Today is Market Day

by Erin Chupp

Reposted with permission from Lyon Eats, a terrific blog designed to help Americans in Lyon, France find the foods they love.   While the selection of products is apparently wider in Paris, you still may get some ideas from this blog about where to find those special treats in your Parisian neighborhood.

What better way to fully experience the joys of French life, engulfing all of your senses, than with a trip to the neighborhood market? Feel the uneven cobblestones beneath your feet, knocking you off a balanced path from time to time. See the brilliant array of colors in the fruits and vegetables lined across the tables. Listen to the women gossip and barter over the sounds of a muffled accordion player nearby. Pick up a carrot or turnip and touch the dusty layer of dirt on the outer skin of the freshly dug vegetable.  [Editor’s Note:  Touch the merchandise only if you have the vendor’s permission!] Taste the sweetness of a perfectly ripened tomato the vendor sliced for sampling.

Most neighborhoods have at least one or more weekly open-air markets, often located in a town square or open parking lot and taking place in the morning. Many covered markets are open all day long. Your neighbors can point you in the right direction, or just follow the ladies making their pilgrimage with woven baskets and rolling carts.

Arrive at the market with an open and adventurous spirit. Market shopping can inspire you to cook new dishes and try new tastes. Be spontaneous. Don’t arrive with list in hand. Let that day’s promotions or soldes write your menu. Shopping mid-week often means fewer people and lower prices. You could also try going later in the day for the possibility of easier bargaining on the food needing to be eaten that day.


(c) K. Masson

No matter when you go to these marchés découverts, it is appreciated if you try to speak the language. Keep in mind basic shopping etiquette: “Bonjour,” “s’il vous plait,” “merci,” and “au revoir” said with a smile go a long way. As far as asking for different foods, manage what you can. There are little helpful hints peeking out of each section, as the name and price of all the items are often etched in white on small chalkboards.

Tip: one kilo = 2.2 pounds

Depending on the season, you will find tables covered in melons and berries or apples and pumpkins, and always an array of flowers, bursting with magnificent colors. Most often, quantities are sold by weight in kilos or grams. Good deals can be found by buying by the plateau, or dish that is pre-loaded with ripe produce.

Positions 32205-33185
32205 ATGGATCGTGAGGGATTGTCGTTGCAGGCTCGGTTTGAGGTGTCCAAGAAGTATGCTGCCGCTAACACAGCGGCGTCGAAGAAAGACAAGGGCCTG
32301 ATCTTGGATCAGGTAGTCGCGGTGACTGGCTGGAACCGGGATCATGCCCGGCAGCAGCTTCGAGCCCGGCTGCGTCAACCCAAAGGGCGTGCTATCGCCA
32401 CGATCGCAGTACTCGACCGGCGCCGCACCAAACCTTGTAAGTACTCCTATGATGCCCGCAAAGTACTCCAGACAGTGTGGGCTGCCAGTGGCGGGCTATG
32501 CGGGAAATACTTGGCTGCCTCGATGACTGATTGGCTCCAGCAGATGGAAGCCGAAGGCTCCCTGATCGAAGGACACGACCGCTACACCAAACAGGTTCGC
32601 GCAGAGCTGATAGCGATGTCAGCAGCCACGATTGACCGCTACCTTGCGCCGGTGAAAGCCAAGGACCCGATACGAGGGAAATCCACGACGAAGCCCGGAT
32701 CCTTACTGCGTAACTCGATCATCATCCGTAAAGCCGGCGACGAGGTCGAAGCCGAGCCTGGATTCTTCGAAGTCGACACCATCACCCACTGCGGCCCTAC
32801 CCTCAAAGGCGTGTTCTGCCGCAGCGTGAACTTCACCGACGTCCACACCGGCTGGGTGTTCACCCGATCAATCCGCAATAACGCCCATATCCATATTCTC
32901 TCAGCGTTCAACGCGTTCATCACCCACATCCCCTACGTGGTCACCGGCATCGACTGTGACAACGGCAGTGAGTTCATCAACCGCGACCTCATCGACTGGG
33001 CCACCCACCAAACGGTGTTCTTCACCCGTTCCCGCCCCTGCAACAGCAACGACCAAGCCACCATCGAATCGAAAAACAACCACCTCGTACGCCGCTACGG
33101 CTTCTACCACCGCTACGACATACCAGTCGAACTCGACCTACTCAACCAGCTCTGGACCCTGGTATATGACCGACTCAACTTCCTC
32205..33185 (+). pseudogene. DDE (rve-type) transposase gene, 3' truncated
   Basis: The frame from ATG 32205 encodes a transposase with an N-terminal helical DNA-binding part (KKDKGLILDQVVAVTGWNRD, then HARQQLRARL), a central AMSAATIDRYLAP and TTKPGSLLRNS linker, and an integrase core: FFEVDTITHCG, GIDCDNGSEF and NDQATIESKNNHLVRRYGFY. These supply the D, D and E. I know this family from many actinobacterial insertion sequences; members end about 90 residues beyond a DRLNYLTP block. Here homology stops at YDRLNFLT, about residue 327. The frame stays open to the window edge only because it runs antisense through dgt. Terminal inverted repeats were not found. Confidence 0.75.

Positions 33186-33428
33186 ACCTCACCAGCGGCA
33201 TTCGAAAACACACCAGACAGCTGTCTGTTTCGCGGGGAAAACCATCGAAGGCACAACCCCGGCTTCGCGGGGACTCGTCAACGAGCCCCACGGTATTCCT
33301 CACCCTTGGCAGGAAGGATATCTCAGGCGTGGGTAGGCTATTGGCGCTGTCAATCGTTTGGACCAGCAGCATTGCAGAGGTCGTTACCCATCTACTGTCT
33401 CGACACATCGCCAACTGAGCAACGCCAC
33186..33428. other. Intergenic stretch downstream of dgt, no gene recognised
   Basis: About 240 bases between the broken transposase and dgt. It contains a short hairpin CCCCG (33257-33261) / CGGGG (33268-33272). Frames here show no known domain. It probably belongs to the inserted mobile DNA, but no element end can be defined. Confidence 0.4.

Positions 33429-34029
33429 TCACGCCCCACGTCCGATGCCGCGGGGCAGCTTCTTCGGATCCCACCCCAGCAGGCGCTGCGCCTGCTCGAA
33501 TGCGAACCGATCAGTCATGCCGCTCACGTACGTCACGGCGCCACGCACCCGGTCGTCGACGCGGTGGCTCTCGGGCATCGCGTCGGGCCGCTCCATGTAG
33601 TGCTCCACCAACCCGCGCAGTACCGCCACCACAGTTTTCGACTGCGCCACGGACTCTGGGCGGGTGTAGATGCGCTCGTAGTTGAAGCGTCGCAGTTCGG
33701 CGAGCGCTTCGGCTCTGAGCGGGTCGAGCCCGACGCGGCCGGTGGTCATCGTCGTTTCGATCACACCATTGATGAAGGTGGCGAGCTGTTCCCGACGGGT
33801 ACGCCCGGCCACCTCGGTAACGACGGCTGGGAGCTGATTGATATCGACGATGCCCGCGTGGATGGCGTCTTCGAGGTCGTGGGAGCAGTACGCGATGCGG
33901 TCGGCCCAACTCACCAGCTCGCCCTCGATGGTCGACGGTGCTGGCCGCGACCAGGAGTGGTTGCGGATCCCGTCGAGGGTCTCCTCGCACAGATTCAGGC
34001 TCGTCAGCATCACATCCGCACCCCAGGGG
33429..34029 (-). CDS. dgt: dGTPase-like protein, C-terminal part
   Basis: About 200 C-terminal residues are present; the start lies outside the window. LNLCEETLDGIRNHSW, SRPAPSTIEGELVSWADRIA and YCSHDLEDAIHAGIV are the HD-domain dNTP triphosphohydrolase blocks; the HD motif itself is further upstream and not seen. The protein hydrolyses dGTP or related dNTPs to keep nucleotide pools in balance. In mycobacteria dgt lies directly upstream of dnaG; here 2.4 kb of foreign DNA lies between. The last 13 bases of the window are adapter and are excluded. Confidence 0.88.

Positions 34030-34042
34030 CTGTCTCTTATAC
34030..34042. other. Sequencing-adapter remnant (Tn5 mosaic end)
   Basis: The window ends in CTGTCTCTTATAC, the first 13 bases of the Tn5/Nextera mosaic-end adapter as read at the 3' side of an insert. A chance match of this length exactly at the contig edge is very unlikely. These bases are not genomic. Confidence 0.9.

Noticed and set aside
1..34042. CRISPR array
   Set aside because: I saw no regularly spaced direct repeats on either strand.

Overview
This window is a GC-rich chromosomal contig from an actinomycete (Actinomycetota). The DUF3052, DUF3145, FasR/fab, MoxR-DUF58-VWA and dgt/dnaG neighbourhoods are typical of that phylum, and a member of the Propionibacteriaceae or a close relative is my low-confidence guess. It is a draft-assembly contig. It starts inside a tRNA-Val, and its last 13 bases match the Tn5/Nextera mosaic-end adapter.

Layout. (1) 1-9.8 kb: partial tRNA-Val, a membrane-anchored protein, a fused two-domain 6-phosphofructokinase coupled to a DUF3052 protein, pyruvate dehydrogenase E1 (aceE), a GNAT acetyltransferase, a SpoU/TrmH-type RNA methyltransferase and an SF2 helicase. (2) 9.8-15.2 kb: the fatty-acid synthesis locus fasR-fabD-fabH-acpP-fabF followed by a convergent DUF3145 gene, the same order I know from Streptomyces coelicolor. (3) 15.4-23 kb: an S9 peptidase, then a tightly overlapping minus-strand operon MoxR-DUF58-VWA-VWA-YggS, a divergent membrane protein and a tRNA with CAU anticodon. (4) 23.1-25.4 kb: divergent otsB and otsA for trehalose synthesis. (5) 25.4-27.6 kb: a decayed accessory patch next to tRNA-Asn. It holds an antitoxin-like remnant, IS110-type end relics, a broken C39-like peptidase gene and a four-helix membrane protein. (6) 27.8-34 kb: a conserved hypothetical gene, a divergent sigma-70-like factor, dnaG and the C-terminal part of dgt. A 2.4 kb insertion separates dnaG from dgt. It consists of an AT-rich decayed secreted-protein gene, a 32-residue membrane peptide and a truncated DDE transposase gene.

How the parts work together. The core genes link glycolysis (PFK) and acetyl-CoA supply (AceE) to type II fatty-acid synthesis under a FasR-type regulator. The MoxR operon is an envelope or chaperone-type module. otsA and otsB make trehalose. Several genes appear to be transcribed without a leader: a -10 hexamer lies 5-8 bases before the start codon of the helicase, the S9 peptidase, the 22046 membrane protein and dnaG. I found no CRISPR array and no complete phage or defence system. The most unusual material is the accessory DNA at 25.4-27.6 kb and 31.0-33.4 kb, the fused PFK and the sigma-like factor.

There is no doubt the food you come home with will be the freshest available. Each producer is an expert on his goods. You will receive one-on-one assistance picking the perfect pêche or pomme. There will not be a need to spend time reading the labels at a supermarket or hypermarket. Which is better, ‘free range organic,’ ‘natural,’ or ‘grass-fed’ meat? The perk of the market experience is the ability to simply ask the farmer how their animals live.

If you become a repeat shopper, even if you only return once a week, forming a friendship with the producteur can get you the freshest pick and ideas on how to prepare an item with which you are unfamiliar. Instead of fingering through all the fruits, poking and prodding each one, tell the producer on what day you would like to eat your choice melon, and most will gladly pick out one perfect for the occasion. And when there are more than 350 different French cheeses, you are going to want an expert behind the table; someone who learned the trade from his father, who learned it from his father.

Tip: for farm-fresh eggs, save a cardboard container from your last supermarket trip. If not, there is a good chance you will be given your dozen in a brown paper bag, playing a juggling game to see how many whole eggs you have once you reach the kitchen.

There is much more to a market than fruits and veggies, though. Selections vary at each location, but you can often find fresh fish, meats, cheeses, honey and fruit juices. Let us not forget about the non-edibles too! Beautiful scarves, dainty handbags, shoes, jewelry, clothes and handmade crafts are also for sale; although on sale is more like it—a necklace at a department store might cost you 25 euros, whereas you might find the same one at the market for just five.

By shopping at a market, you might also lose a few things as well. In the popular book French Women Don’t Get Fat, Mireille Guiliano reveals her ideas on the mysteries behind French eating habits, weight gain and “the secret of eating for pleasure.” One of Madame Guiliano’s recommendations for keeping a French figure is fresh ingredients found at your local market. She also says the way a French woman walks everywhere provides great exercise. While you are walking back and forth from the market, adding a rolling cart for a little resistance, you have combined a small workout with grocery shopping.

Whether it is picking up a mélange of dried fruit as an afternoon snack, instead of McDo, picking up supplies for a scrumptious picnic, or checking out the ripest produce for a delicious dinner, the open-air market is a true French advantage. Get out in the fresh air; take a stroll and find some fresh food.

Weekly Schedule for Parisian Food Markets

Guest author Erin Chupp is an American freelance writer and photographer. Copyright 2009. No reproductions of any part without prior written permission.

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